But after all those comments i ran the benchmarks again using the same scripts and the same technology on the same machine (my laptop) and here are the results. I created a new table in both Mysql (using InnoDB engine) and pgsql. And i disabled the binary logging in mysql to speed up insert/update/delete queries. Please refer to the earlier post for the setup information.
Following notification would be used :
<operation(select/insert/update/delete)> : <no_of_threads> X <operations_per_thread>
- Firstly i ran single thread with inserts both before and after disabling binary logging in mysql
Mysql Insert : 1 X 100000
Time : 65.22 Sec (binary logging enabled)
Time : 32.62 Sec (binary logging disabled)
So disabling binary logging in mysql would make your insert/update/delete queries take half the time.
Pgsql Insert : 1 X 100000
Time : 53.07 Sec
Inserts in mysql are very fast.
- Selects : 2 X 100000
Mysql time : 30.1 Sec
Pgsql time : 29.92 Sec
Both are same
- Updates : 2 X 50000
Mysql time : 29.38 Sec
Pgsql time : 36.98 Sec
Mysql updates are faster
- Ran 4 threads with different no_of_operations/thread
Run 1 [Select : 1 X 100000, Insert : 1 X 50000, Update : 1 X 50000, Delete : 1 X 20000]
Mysql time : 40.86 Sec
Pgsql time : 45.03 Sec
Run 2 [Select : 1 X 100000, Insert : 1 X 100000, Update : 1 X 50000, Delete : 1 X 10000]
Mysql time : 49.91 Sec
Pgsql time : 63.38 Sec
Run 3 [Select : 1 X 100000, Insert : 1 X 20000, Update : 1 X 20000, Delete : 1 X 1000]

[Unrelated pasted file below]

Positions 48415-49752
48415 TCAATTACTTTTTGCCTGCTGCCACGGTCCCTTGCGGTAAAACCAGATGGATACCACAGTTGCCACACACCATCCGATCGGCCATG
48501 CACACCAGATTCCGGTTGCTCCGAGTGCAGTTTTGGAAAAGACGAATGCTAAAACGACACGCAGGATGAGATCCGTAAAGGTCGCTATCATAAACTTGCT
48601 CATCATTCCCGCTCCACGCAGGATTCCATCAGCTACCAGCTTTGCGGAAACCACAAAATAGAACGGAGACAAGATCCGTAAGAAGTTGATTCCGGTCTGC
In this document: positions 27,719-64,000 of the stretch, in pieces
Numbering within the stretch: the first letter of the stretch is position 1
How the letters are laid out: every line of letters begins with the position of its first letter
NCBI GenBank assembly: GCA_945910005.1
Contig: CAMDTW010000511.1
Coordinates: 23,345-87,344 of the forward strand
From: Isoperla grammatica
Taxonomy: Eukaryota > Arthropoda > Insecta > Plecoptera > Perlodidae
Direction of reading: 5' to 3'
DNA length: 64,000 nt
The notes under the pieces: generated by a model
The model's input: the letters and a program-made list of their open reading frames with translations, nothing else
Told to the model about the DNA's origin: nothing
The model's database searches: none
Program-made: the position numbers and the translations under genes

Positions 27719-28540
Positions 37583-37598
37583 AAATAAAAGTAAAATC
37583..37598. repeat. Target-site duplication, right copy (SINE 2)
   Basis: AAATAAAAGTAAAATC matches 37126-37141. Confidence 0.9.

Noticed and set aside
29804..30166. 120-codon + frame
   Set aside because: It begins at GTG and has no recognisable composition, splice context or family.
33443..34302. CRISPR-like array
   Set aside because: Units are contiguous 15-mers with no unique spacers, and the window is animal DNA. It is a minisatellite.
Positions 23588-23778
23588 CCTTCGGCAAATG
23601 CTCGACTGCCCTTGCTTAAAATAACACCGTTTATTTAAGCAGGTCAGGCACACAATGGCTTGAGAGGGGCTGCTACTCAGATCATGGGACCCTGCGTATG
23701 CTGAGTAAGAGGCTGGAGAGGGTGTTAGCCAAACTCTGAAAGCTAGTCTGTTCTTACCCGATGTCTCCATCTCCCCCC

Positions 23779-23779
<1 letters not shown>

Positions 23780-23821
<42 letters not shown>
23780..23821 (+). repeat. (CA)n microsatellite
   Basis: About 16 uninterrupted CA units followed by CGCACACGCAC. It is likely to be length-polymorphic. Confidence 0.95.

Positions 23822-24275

Mysql time : 29.83 Sec
Pgsql time : 29.3 Sec
It could be seen that increasing the amount of insert/update/delete queries affects the performance of pgsql. Pgsql would perform better if number of selects are very high. Whereas mysql-innodb performs better in all cases
- Had 4 runs with different no of threads.
Run 1: 12 threads [Select : 2X30000 + 3X20000, Insert : 1X20000 + 2X10000, Update : 2X10000, Delete : 2X1000]
Mysql time : 31.16 Sec
Pgsql time : 30.46 Sec
Run 2: 12 threads [Select : 2X50000 + 2X40000 + 1X30000, Insert : 1X20000 + 2X15000, Update : 2X15000, Delete : 2X2000]
Mysql time : 52.25 Sec
Pgsql time : 53.03 Sec
Run 3: 20 Threads [Select : 4X50000 + 4X40000 + 2X30000, Insert : 2X20000 + 3X15000, Update : 2X20000 + 1X15000, Delete : 2X5000]
Mysql time : 169.81 Sec
Pgsql time : 136.04 Sec
Run 4: 30 Threads [Select : 2X50000 + 3X40000 + 3X30000 + 3X20000 + 4X10000, Insert : 1X30000 + 2X20000 + 3X10000, Update : 3X20000 + 3X10000, Delete : 1X10000 + 2X5000]
Mysql time : 200.25 Sec
Pgsql time : 156.9 Sec
So, it can be said that for a small system with less concurrency, mysql would perform better. But as concurrency increases, pgsql would perform better. I also saw that while running the pgsql benchmark, the system load was twice than while running mysql benchmark.
Enabling mysql binary logging for replication would ofcourse add an over head. Similarly enabling trigger based replication in pgsql would be another overhead. The fact that replication in mysql is very closely linked with the database server helps in making a high availability system easier. Whereas creating slaves using replication in pgsql is not that easy. All available products for replication in pgsql are external - 3rd party softwares. Still, for a high concurrency system pgsql would be a better choice.